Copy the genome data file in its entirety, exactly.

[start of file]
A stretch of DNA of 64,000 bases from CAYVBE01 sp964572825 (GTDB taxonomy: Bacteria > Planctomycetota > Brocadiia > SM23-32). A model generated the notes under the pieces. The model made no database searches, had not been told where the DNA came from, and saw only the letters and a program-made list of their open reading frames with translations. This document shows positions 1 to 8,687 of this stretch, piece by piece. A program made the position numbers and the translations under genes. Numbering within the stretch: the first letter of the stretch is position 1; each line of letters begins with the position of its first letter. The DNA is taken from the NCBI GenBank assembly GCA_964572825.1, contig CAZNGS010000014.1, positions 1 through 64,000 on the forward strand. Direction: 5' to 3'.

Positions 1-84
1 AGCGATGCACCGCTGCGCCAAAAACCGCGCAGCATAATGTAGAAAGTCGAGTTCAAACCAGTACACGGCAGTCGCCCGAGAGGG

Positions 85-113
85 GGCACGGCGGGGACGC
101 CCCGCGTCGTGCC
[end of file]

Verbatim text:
A stretch of DNA of 64,000 bases from CAYVBE01 sp964572825 (GTDB taxonomy: Bacteria > Planctomycetota > Brocadiia > SM23-32). A model generated the notes under the pieces. The model made no database searches, had not been told where the DNA came from, and saw only the letters and a program-made list of their open reading frames with translations. This document shows positions 1 to 8,687 of this stretch, piece by piece. A program made the position numbers and the translations under genes. Numbering within the stretch: the first letter of the stretch is position 1; each line of letters begins with the position of its first letter. The DNA is taken from the NCBI GenBank assembly GCA_964572825.1, contig CAZNGS010000014.1, positions 1 through 64,000 on the forward strand. Direction: 5' to 3'.

Positions 1-84
1 AGCGATGCACCGCTGCGCCAAAAACCGCGCAGCATAATGTAGAAAGTCGAGTTCAAACCAGTACACGGCAGTCGCCCGAGAGGG

Positions 85-113
85 GGCACGGCGGGGACGC
101 CCCGCGTCGTGCC